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Home » Business News

£10,000 award for independents gets support from Lord Digby Jones…

Submitted by on March 18, 2016 – 7:20 am |


Lord Digby JonesIt’s been confirmed that £10,000 of cash support is being offered to the winners of local contests to find the best independent candidate in every Westminster constituency in forthcoming elections. The move has won the approval of a troubleshooting member of the House of Lords.

The new pressure group, The Campaign for a Free Parliament, has secured financial backing of up to £6.5 million so that candidates can be selected for their ability rather than their political party. The CFP believes that political party warfare – including the internal divisions over the EU Referendum – is impairing the ability of parliament to make sound decisions.

Each constituency in the UK will select a maximum of six applicants to enter a primary competition. The winners will be given £10,000 to spend on their campaign and everyone who takes part or votes in the contest will be invited to crowd-fund the candidate who goes on to fight the election proper.

The move has been warmly welcomed by British businessman and politician Lord Digby Jones Kt, who has served as Director General of the CBI and Minister of State for Trade and Investment. He said:

“What a marvellous idea! This initiative raises the level of the debate and highlights something rotten at the centre of our democratic system. There are hundreds of constituencies across the country where you could put up a sheep in red or blue and get it in. This is a first step towards ending that state of affairs.

“Special advisers in Westminster, straight out of university, get adopted by a Constituency Selection Committee in an area of which they know little or nothing and inherit a stonking majority; they become an MP, whipped by their Party and do as they’re told in the hope of patronage and promotion. They vote without hearing the debate…. they do what the whips tell them. One day they become a Cabinet Minister; they have done nothing with their lives other than operate in the goldfish bowl of the Westminster Beltway. Some democracy! “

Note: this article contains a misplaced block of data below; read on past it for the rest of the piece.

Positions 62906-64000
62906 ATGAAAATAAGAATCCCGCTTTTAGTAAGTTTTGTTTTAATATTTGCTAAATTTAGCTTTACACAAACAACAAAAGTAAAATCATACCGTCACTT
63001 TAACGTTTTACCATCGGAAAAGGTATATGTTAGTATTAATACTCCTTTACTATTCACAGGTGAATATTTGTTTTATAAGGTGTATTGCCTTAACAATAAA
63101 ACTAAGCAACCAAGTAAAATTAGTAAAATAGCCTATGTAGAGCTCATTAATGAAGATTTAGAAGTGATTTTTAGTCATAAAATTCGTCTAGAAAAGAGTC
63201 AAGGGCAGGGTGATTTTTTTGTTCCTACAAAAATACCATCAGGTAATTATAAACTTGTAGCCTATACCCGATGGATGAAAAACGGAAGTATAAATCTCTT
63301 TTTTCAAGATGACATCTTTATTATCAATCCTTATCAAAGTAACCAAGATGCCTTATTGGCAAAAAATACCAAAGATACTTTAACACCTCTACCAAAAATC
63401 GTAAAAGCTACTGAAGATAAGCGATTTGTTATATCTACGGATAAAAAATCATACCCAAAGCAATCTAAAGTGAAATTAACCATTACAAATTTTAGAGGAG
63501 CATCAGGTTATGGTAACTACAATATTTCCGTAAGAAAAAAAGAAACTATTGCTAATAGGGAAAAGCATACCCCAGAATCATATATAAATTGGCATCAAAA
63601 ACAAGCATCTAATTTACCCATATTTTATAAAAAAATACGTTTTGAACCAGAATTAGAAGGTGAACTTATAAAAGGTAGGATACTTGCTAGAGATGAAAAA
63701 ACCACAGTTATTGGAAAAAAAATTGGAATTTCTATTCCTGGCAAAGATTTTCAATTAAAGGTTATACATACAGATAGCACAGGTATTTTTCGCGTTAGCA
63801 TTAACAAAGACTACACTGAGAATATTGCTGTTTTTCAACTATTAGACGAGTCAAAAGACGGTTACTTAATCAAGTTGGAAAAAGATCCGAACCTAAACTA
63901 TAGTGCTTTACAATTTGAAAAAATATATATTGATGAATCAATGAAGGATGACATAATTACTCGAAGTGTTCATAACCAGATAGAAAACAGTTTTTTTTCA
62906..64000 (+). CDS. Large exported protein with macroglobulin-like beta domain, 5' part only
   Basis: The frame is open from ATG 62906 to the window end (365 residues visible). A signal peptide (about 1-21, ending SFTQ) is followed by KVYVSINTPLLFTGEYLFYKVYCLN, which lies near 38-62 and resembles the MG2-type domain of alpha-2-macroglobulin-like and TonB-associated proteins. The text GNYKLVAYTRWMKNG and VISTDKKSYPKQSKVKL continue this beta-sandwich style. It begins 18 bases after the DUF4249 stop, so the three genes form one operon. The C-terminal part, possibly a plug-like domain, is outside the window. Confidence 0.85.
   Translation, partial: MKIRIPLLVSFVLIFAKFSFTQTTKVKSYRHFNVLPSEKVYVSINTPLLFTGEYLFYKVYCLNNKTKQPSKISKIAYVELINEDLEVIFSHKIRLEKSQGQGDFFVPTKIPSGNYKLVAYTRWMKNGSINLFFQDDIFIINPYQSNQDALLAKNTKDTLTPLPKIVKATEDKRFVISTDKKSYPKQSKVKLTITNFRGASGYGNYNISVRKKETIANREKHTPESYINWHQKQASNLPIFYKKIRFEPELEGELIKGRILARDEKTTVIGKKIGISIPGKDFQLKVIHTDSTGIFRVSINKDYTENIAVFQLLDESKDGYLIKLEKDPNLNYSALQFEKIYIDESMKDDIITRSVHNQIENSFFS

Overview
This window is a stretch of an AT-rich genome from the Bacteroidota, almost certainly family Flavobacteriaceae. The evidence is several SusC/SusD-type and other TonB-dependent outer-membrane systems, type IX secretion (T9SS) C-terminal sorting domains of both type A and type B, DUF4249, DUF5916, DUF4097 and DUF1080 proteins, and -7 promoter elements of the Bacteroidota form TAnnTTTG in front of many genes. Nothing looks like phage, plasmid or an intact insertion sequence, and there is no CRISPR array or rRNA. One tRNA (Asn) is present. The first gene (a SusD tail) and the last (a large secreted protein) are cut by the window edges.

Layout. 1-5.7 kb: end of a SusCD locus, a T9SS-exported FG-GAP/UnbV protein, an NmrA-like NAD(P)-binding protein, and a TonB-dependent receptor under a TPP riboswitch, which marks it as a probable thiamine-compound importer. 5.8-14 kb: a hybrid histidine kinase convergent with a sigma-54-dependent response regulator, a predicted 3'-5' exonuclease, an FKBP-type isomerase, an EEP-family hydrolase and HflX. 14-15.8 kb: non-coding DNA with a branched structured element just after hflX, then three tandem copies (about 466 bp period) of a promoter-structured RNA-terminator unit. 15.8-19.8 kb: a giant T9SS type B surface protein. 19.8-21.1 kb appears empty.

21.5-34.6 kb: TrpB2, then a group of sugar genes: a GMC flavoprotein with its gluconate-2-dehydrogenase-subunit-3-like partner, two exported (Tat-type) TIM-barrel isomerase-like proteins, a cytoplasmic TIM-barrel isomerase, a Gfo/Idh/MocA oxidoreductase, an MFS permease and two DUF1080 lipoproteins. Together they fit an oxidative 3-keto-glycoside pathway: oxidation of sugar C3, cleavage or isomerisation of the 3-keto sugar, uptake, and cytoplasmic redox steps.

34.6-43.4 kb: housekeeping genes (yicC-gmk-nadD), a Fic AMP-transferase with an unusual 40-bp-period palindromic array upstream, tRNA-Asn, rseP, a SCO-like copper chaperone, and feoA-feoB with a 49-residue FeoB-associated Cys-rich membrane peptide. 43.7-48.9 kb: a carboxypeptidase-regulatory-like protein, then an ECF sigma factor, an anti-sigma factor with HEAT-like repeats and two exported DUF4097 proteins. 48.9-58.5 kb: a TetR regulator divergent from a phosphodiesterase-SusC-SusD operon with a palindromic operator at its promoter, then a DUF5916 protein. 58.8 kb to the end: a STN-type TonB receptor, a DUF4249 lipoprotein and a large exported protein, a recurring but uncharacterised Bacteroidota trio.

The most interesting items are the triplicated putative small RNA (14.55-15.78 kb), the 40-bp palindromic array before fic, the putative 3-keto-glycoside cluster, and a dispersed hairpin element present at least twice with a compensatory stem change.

Two new secure voting platforms – Vote England and Vote Scotland – have been developed to enable the primary competitions to be held.

All applicants must sign up to the Bell Principles and agree that they will not stand against the eventual winner. Applicants will be required to produce their CV along with a broad statement of principles rather than a manifesto. The CFP believes that policy should be formed after free debates in Parliament rather than being used for electoral bribery on doorsteps.

Campaign Director, Martyn Greene, said:

“Most MPs enter parliament with the intention of implementing positive reforms. However, the more talented and well-intentioned they are, the more frustrated they end up becoming. Although their primary duty is to their constituents, few dare defy the Whip. Not only would their chances of promotion evaporate but they might also face demotion and withdrawal of their party affiliation.  Although they could continue as independents, very few ever have and there are currently no independent MPs in the House of Commons.

“ ‘Votes for all’ turned out to be a Pyrrhic victory. Rather than making good use of their new power, by seeking out the best people to represent them, the fledging electorate succumbed to snake-oil salesmen. In derogating their power to political parties, they inadvertently created organisations that would seldom work in their best interests. However, they now had someone to blame when things went wrong. Since then, a great deal has indeed gone wrong but the ability to blame others has become so addictive that political parties still prevail.

“The House of Commons is now more akin to a gladiatorial arena than a secure base for democracy. As a result few dare enter and the majority of MPs, including our Prime Minister, have never held a position outside of the political bubble. Our campaign is about making sure that the views and aspirations of the electorate are woven into the fabric of Parliament rather than being used for political point scoring or electoral bribery.”


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